My research supports the belief that all pupils need to be exposed to a wide range of mathematical vocabulary (Clarke, 2010). Moreover, Kennedy, Tipps & Johnson state that combining the accurate terminology with pupils own language provides more opportunities to connect ideas with new mathematical concepts (2007). In view of this, and the knowledge that it is the responsibility of teachers to identify and address children's difficulties (Forlin, 2012), I informed my colleagues of my findings in order to allow them to evaluate and adapt their own use of the language associated with multiplication (Appendix D).
In addition to inconsistencies with mathematical language, the strategies used to teach multiplication can be conflicting, with some teachers and pupils preferring a transmission, or procedural, style of teaching, and others a conceptual approach. Difficulties arise when only one method is offered, particularly as an overall understanding of multiplication involves both, as in the example of the relationship between repeated addition and multiplication as being procedural, and the relationship between multiplication and division as conceptual (Nunes, Bryant & Watson, 2009).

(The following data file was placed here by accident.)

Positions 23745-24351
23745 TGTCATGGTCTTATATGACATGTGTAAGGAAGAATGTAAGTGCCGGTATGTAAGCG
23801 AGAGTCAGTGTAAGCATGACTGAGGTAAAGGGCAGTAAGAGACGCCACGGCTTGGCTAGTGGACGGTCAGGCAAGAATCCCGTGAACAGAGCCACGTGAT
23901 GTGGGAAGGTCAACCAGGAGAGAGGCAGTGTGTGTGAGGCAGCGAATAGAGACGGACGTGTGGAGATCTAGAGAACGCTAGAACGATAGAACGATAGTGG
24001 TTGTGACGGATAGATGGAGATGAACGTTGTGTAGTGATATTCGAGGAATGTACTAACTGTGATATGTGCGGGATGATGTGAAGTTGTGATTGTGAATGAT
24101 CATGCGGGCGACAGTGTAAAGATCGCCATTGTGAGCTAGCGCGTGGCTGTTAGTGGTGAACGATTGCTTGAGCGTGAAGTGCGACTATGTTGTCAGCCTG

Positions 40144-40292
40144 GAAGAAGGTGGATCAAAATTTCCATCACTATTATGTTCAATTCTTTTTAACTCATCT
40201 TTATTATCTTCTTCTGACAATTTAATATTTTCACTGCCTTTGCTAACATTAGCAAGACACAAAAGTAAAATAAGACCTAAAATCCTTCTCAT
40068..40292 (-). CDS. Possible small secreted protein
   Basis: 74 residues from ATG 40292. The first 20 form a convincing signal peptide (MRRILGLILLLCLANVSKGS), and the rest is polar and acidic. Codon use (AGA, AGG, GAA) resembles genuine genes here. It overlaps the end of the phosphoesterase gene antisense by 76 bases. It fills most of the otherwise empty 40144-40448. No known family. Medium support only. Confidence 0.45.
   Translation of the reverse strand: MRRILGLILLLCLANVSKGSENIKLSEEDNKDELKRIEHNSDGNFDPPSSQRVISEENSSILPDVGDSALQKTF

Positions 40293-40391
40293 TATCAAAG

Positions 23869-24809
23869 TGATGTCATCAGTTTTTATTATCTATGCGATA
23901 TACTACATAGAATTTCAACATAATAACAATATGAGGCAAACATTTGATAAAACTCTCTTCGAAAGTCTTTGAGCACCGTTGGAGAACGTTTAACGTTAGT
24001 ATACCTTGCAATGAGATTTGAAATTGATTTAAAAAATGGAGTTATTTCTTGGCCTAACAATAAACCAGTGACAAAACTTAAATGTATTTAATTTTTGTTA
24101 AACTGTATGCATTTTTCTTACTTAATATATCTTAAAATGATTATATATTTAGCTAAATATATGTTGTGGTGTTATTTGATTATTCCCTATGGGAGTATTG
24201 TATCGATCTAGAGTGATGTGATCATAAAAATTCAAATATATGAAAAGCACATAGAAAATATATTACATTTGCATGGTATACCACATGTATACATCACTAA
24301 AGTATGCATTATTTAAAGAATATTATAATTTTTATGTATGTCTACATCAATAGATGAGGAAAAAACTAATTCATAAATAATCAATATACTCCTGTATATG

Conceptual teaching is supportive of the constructivist method as it allows pupils to form associations between different aspects of arithmetic and real life (Nunes, 2001). It teaches pupils to form relationships between concepts, described by Skemp as relational understanding (2002:16). A previously mentioned instance of where relational understanding would have supported further progression is the example of the Year 6 pupils who were struggling to multiply larger numbers. Had these pupils learned the distributive properties of multiplication, and understood the relationships between their known facts, they might have been able to adapt their existing schema in order to progress (Barmby, et al., 2009). Instead, the pupils had only instrumental understanding of the multiplication tables and were therefore unable to transfer their knowledge.